NEADS Disability in Graduate Studies Panel, June 10 from 12 p.m. - 1:00 p.m.
Join the National Educational Association of Disabled Students (NEADS) on June 10th at 12pm EDT as we host disabled graduate students across Canada to discuss disability in graduate studies! We'll be joined by Margaret Megitt (University of Windsor) Calvin Prowse (McMaster University) and Karen Tang (Dalhousie University) to discuss lived experiences and available supports for disabled graduate students, and Dr. Kathleen Clarke will give a brief presentation on their Social Sciences and Human Research Council (SSHRC) funded research on disability in graduate studies in post-secondary institutions across Canada.
Closed captioning and simultaneous interpretation will be provided. Registration is required - please register here. This event is a feature of our Virtual Access for All webinar series, generously supported by Employment and Social Development Canada.
More About The Panelists
Margaret Megitt, University of Windsor
Margaret Megitt (she/her) is in the final year of her Master of Social Work Program at the University of Windsor. Margaret holds a diploma in Early Childhood Education from George Brown College and an undergraduate degree in Women/Gender Studies and Equity Studies from the University of Toronto. For the past 10 years, Margaret has been working in a family support program in the Toronto District School Board supporting young children (0-6 years old) and their families. Margaret also works as workshop and group facilitator leading various workshops on parenting and infant and children’s mental health. At home, Margaret enjoys reading, being outdoors and is a mother to three three-year-old twin girls.
Calvin Prowse, McMaster University
Calvin Prowse (they/them) is a Master of Social Work (MSW) student at McMaster University, where they use perspectives from critical disability studies, Mad studies, the Disability Justice movement, and the psychiatric consumer/survivor movement to inform their work. They are passionate about the power of disability & Mad communities, and how our experiences can be a source of strength which allow us to support one another as peers, develop critical consciousness & co-created community knowledges, and work toward social change. Their MSW research uses the methodology of Institutional Ethnography to explore the impacts of professionalization on mental health & substance peer support workers. Some of Calvin’s other interests include critical pedagogy, anti-carceral suicide response strategies, raccoons, and triangles. Calvin is a co-founder of “Push Back on Mac” – an informal coalition of McMaster students and staff resisting an unsafe and inaccessible mandatory return to campus during the global COVID-19 pandemic.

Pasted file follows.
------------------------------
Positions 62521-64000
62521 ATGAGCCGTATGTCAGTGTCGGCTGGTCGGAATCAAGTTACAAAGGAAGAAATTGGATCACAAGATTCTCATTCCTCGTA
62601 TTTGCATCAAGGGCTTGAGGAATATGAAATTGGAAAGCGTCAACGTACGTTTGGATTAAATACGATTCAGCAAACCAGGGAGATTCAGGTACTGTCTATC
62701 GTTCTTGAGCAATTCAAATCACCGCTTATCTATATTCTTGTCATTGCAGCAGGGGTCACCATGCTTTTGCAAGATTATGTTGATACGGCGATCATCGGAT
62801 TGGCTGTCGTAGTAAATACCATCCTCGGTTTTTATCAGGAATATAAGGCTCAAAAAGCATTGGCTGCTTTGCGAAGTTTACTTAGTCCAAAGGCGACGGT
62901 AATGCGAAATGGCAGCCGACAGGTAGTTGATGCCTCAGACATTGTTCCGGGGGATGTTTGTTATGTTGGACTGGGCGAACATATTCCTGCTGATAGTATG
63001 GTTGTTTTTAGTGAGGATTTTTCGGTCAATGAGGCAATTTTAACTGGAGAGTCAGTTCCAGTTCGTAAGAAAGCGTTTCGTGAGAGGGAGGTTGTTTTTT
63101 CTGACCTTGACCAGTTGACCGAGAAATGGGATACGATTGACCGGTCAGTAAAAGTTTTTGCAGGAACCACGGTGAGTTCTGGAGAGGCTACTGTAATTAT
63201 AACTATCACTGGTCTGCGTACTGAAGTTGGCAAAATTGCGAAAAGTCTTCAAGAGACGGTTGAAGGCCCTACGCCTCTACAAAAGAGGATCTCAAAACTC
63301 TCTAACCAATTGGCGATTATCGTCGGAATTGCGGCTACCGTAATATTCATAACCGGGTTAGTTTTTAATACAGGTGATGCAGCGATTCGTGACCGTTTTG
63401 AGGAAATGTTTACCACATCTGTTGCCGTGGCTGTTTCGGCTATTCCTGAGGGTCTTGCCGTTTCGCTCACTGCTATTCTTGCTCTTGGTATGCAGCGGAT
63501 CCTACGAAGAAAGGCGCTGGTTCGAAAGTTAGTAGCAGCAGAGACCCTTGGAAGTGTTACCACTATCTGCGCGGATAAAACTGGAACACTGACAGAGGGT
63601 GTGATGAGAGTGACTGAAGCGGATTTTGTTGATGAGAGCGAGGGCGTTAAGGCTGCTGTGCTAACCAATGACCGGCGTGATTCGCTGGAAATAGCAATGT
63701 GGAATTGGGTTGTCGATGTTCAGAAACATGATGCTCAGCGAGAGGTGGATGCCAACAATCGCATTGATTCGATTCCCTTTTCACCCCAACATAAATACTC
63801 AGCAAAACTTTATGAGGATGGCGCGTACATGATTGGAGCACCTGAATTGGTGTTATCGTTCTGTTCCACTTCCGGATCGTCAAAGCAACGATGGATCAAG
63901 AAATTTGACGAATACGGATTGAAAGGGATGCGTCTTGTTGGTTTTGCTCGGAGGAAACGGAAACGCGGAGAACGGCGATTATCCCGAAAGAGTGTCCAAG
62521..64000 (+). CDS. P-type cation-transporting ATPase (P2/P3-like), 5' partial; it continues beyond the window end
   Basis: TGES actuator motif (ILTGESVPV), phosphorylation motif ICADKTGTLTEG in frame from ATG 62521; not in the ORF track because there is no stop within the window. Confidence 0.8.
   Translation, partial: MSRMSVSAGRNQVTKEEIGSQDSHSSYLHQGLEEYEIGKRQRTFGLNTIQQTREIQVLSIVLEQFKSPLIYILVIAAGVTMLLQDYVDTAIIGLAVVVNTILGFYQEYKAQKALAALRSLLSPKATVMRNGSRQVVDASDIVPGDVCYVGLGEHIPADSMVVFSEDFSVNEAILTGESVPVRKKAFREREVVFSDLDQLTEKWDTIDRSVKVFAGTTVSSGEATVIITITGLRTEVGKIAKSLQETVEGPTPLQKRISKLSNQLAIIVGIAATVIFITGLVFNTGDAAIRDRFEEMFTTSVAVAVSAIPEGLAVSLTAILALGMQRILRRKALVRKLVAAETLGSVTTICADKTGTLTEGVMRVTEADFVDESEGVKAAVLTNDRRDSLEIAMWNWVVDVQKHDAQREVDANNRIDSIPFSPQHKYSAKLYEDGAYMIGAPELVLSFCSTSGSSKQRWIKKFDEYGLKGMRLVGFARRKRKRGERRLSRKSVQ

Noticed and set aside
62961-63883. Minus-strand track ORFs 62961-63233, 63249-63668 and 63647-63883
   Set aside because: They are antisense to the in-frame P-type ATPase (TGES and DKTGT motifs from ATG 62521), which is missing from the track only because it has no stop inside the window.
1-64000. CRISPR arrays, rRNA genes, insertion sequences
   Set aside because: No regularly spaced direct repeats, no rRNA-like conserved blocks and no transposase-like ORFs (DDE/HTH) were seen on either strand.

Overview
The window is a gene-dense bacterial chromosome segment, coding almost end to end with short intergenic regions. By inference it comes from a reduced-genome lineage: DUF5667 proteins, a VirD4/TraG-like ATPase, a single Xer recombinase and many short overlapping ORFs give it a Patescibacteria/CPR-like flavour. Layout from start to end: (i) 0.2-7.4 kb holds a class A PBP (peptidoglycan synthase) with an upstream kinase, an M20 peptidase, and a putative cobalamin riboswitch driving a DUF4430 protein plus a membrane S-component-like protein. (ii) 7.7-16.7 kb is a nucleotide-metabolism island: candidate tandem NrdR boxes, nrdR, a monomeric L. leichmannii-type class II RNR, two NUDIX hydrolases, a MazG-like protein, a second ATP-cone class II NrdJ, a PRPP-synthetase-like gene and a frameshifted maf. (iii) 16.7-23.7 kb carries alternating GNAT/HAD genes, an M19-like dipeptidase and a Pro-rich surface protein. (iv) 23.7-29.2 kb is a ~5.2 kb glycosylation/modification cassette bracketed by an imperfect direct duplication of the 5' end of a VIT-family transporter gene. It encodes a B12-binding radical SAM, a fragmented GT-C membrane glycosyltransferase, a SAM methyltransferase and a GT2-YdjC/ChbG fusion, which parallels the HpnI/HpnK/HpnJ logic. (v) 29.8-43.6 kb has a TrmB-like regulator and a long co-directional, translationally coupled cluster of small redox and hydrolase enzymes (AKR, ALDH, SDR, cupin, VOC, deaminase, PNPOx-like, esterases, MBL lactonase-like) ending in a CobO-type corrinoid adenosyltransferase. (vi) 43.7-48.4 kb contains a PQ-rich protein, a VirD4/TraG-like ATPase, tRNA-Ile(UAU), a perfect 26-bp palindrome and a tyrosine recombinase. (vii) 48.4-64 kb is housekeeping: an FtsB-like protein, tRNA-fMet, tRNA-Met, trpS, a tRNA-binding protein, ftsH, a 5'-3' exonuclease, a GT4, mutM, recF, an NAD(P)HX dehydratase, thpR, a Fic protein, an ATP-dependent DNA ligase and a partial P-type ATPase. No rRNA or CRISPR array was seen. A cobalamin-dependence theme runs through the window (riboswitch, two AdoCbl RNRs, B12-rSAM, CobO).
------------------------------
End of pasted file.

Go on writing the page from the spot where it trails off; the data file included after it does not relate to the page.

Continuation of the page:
Karen Tang, Dalhousie University
Karen Tang (she/her) is a PhD Clinical Psychology student at Dalhousie University studying addictive behaviors, mental health, and sociocultural factors. Karen is currently pursuing her career goal of working as a clinical psychologist specializing in diverse populations, including individuals from the disabled community, by bringing her lived experience with disability into her clinical approach. Her advocacy in STEM involves fostering a more inclusive and diverse community, such as mentoring underrepresented applicants applying to STEM graduate programs. Her advocacy and promotion of STEM has been recognized; she has been invited to sit on various panels including the Disabled in STEM Panel at the 3rd Annual Reclaiming STEM Conference hosted by the University of California, and the Mental health - INternationally Delivering Support (MINDS) Conference in Toronto. You can find her on Twitter: @KarenTang_
Kathleen Clarke, Wilfrid Laurier University
Dr. Kathleen Clarke is an Assistant Professor in the Faculty of Education at Wilfrid Laurier University, where she mainly teaches in the Master of Education – Student Affairs Field of Study. Her research program focuses on understanding the challenges that specific populations (e.g., students with disabilities, graduate students, international students) of postsecondary students experience and how support can be tailored to meet their needs. Dr. Clarke’s research is funded by the Social Sciences and Humanities Research Council (SSHRC) and eCampus Ontario.
Dr. Clarke received a Partnership Engage Grant (PEG) from SSHRC to partner with NEADS and conduct a study on the experiences of graduate students with disabilities throughout the pandemic. The objectives of the project are to identify how graduate students have been faring throughout the pandemic and to also determine how students perceive the effectiveness of shifting services and accommodations. The project involves a national survey as well as follow-up interviews.
About NEADS’ Virtual Access for All Project
NEADS' Virtual Access for All Project provides educational support and awareness aimed at students with disabilities transitioning into post-secondary education. Accessibility and accommodations resources are provided through our quarterly State of the Schools publications, while our regular webinar series addresses topics such as self-advocacy, accessing accommodations at work and school, and transitioning into the workforce. Further, financial support is available through NEADS' Student Awards Program and Accessibility Resilience Program. Virtual Access for All is generously supported by Employment and Social Development Canada's Goal Getters Program, and has recently received an upward amendment in response to positive reception.
Carly Fox (she/her/elle), Researcher and Communications Officer, National Educational Association of Disabled Students, email@example.com
For further information:
National Educational Association of Disabled Students (NEADS), Rm. 514 Unicentre, Carleton University, Ottawa, Ontario, K1S 5B6, tel. (613) 380-8065, ext. 201
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